• The laws of Portugal provide for the application of CUP or Resale price as a priority, and where the application thereof is not possible, Profit split, TNMM or other methods will be used.
  • In Turkey three transfer pricing methods are the priority ones and it is up to a taxpayer to select the most relevant one: CUP, Resale price or Cost plus. A further use of Profit split, TNMM or a so called "Method determined by taxpayer" is possible in the hierarchy starting from the traditional methods to other methods.
  • The laws of such countries as Japan, New Zealand, South Korea authorize the tax payer to select on his own the most appropriate method from CUP, Resale price, Cost plus, TNMM and Profit split, and in South Korea also from other reasonable methods.
  • The tax authorities of Chile while adjusting the transaction prices between the related parties, in case an agency or a branch received a less profit margin than a similar agreement with a third party would receive, they apply CUP and Cost plus. In case there are no agreements with third parties they justifiably challenge the prices with the value of the international market.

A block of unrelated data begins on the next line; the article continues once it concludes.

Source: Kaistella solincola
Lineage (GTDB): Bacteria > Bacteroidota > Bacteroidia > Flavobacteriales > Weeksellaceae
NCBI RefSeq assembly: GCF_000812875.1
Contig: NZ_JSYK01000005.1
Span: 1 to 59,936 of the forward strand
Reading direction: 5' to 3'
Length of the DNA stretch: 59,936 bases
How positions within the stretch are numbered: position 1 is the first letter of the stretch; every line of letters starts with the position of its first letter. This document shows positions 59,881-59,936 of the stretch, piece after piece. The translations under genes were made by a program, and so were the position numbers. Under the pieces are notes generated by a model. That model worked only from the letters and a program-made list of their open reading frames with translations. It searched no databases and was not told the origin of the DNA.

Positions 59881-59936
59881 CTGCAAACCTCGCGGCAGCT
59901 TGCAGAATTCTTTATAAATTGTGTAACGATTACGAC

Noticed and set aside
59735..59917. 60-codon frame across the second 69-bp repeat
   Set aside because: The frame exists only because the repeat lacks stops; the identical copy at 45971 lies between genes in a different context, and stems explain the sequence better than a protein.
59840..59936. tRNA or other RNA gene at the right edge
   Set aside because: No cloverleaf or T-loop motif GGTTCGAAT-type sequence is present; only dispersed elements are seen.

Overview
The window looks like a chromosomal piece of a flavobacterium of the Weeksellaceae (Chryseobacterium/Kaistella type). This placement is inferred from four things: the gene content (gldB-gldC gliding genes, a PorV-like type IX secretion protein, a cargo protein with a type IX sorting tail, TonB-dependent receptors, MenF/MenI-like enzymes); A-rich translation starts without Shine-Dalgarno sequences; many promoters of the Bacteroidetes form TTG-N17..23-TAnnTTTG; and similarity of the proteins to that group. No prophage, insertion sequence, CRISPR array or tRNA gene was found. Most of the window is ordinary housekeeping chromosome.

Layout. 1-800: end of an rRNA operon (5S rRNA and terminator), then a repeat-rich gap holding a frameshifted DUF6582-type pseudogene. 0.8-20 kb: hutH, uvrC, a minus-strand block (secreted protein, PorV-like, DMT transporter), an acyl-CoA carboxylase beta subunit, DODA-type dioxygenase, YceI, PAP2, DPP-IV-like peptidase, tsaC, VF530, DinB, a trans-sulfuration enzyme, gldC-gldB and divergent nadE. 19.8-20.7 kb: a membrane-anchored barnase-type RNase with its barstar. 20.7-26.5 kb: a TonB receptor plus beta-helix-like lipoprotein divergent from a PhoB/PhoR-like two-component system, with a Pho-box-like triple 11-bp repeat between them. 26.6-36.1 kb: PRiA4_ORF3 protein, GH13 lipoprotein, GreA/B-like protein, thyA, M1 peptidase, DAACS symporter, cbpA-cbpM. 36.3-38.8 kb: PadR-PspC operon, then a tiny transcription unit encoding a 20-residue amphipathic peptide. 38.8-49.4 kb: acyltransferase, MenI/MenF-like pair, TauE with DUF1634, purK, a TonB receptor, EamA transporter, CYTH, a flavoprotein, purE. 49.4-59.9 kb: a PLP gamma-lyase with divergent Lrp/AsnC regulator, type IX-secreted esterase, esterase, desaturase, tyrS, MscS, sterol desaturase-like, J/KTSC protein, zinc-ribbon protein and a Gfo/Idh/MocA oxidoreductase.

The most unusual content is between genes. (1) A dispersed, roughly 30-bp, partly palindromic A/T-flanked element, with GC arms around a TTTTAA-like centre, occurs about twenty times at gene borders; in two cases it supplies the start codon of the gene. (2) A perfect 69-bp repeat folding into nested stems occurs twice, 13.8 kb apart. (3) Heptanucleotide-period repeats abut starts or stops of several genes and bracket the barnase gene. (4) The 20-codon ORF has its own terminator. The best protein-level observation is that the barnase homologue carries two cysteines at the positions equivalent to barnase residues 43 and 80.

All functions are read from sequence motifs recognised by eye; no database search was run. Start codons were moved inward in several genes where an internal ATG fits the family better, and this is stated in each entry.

Considering the national features the provisions of the OECD Guidelines have been adopted in the laws of the following OECD observers, such as Colombia (among transactional profit methods are Residual profit split, no hierarchy of methods is provided, it does not have a best method rule ), India (no identification of the traditional transaction methods and the transactional profit methods; apart from the methods provided for by the OECD Guidelines the other methods can be used, the list of which is set out by the government.)

The Russian Federation is an observer and a candidate to the OECD. As a result of introduction of Section V.I to its current Tax Code it has officially adopted the transfer pricing methods recommended by the Organization, however, it does not separate the traditional transaction methods from the transactional profit methods.